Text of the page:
So finally, the quote by Gary Seronik raises a question. Do you need a premium telescope to observe? What are the differences or trade offs?  There are always compromises.  The 18" Teeter may seem perfect, until you have to lift it, keep the finish up because your in the field all the time with it, and you have to make some adjustments to make it fit your own observing style.  That 32" Webster may seem perfect too until the same things come into pass, including having to get a new vehicle to carry it to a dark site.  Or you find that you don't have the time in the backyard to wheel it out or load it up to the dark site. The mere thought of transporting the scope makes you cringe about even going and you make other plans for that night.  I could go on and on about this.  I did in one post where I basically said what matters is not your telescope, but how often you use it.  Again, no scope, NO scope is perfect.  Perhaps I should say no scope is perfect for anyone. I believe a scope is a work in progress, that grows with you as you grow as an observer. As a tool, you will make changes and adaptations to it.  That is natural.  The question comes down to what scope are you going to use.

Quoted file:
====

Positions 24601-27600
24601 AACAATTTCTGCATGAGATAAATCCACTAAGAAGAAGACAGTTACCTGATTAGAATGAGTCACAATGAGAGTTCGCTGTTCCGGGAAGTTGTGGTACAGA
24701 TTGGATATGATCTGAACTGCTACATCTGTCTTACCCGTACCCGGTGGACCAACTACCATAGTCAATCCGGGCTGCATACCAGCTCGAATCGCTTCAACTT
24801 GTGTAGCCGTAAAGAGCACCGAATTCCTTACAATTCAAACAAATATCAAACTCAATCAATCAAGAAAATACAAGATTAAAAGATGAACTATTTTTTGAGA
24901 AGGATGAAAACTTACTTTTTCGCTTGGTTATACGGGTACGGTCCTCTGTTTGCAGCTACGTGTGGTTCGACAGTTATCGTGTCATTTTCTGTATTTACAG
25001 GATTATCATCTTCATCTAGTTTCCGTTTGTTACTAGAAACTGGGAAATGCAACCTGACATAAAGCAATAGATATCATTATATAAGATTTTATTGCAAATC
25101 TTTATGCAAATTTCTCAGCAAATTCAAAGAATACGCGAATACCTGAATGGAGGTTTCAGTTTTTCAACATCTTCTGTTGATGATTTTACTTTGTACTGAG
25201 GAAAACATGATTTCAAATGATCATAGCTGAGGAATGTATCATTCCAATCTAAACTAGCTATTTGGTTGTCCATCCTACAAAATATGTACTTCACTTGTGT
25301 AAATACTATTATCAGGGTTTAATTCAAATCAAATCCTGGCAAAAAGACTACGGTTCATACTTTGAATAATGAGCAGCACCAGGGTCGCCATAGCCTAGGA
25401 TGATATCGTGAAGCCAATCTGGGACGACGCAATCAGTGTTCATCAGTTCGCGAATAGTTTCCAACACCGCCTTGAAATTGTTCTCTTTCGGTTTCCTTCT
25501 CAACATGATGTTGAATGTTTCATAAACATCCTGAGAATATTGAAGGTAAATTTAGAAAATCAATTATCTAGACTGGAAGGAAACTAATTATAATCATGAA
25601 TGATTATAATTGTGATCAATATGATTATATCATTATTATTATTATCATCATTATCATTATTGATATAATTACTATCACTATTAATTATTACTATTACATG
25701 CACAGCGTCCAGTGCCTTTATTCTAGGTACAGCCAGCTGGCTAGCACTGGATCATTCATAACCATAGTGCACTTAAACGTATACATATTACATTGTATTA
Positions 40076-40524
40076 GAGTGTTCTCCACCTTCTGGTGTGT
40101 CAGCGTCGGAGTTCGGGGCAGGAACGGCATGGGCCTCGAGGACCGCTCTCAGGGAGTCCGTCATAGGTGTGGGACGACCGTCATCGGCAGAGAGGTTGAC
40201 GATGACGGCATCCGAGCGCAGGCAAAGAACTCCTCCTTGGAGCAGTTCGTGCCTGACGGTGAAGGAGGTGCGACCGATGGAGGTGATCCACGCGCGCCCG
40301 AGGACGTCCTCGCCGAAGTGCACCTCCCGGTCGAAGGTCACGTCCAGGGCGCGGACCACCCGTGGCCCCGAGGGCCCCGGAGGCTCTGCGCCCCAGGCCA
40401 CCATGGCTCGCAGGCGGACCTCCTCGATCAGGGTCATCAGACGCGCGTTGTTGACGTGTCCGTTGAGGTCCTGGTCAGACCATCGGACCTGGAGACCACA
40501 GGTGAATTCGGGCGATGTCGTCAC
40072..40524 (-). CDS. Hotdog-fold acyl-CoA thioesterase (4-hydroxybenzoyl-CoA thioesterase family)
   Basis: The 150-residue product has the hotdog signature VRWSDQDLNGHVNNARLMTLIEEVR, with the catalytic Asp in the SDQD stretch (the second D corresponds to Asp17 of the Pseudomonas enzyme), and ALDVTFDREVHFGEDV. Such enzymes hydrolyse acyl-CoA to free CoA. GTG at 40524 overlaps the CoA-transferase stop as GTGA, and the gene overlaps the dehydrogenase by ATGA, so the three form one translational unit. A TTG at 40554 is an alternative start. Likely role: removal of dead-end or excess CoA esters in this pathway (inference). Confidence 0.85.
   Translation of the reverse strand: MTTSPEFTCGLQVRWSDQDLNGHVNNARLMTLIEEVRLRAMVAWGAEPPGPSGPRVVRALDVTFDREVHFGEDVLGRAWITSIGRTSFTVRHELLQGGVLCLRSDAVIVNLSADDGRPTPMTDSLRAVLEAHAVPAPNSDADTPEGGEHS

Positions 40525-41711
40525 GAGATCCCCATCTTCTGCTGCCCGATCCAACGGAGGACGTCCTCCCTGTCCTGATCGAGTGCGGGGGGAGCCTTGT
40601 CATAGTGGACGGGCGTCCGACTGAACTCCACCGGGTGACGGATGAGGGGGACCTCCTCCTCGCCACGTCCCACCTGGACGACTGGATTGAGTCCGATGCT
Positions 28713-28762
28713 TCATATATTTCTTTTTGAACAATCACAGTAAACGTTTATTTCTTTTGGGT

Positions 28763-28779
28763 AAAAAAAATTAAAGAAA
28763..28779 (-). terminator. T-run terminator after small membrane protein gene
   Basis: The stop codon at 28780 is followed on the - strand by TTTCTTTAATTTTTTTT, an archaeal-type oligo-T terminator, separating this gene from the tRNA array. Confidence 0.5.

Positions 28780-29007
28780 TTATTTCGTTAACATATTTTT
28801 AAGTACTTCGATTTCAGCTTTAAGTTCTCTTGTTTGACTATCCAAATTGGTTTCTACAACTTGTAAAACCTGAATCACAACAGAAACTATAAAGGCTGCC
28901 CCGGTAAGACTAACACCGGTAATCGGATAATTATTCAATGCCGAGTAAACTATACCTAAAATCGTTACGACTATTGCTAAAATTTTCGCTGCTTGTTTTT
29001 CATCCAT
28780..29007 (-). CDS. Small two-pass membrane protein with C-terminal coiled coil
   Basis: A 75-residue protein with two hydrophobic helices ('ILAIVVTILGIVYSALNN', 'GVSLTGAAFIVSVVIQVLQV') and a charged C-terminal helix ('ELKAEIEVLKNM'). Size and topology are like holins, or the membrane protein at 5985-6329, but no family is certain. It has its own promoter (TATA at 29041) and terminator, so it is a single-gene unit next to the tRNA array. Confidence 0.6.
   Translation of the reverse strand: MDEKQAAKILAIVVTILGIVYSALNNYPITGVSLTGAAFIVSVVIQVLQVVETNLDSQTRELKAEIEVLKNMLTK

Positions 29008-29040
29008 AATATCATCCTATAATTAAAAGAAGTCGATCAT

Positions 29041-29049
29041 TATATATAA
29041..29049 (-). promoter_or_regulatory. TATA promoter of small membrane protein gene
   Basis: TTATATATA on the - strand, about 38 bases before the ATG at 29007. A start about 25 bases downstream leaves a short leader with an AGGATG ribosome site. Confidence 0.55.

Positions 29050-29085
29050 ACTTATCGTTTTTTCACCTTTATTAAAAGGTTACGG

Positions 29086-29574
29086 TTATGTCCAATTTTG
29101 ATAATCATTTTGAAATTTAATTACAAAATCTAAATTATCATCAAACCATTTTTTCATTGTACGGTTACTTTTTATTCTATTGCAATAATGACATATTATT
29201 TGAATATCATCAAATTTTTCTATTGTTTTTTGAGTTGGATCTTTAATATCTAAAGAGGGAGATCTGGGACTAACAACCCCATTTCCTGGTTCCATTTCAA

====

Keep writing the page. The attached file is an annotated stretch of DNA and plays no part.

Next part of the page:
Since I believe that no scope is perfect, and I believe that every scope has compromises, the question comes down to what do I want? Most amateurs probably have a 2 to 5 year lifespan in the hobby. Is it worth spending $3000, $4000, $5000, $6000, $7000 or more for a top tier telescope?  Are those in the best interest of every amateur. Of course not. Each of us in the hobby when we buy a telescope have to determine what we want out of that tool, what compromises we are wiling to make, what we are not willing to compromise on.  As no scope is perfect, the key comes down to is this scope useful for what I want to use it for for the cost I can afford?  If it is, and it is a useful scope, the most important thing is to get looking upward and enjoy the night sky and what your scope can and will show you.  We need less competition among equipment and more about using what we have to really enjoy those wonders above us.

     So my final conclusion is this. This scope has the promise to be a good scope, capable of really showing the wonders of the night sky above.  There are some materials (steel) that need to be replaced by Explore Scientific to stop rust from coming in.  The altitude motions need to be resolved.  If you fix those two items, add some baffling and perhaps a fan for thermal management on the side, this would be a scope that will deliver.  The price is right, there are modifications needed and I would like to see the steel replaced as a material.  Other than that, this scope, which is not perfect, but useful and can be made very useful as Dakota Starry Nights shows, can be a very useful scope. The question comes down to whether you as the user want to make the adjustments and modifications needed to make this a good to very good scope? Do you have the skills and materials you'll need? Those are some of the hard questions you need to ask yourself.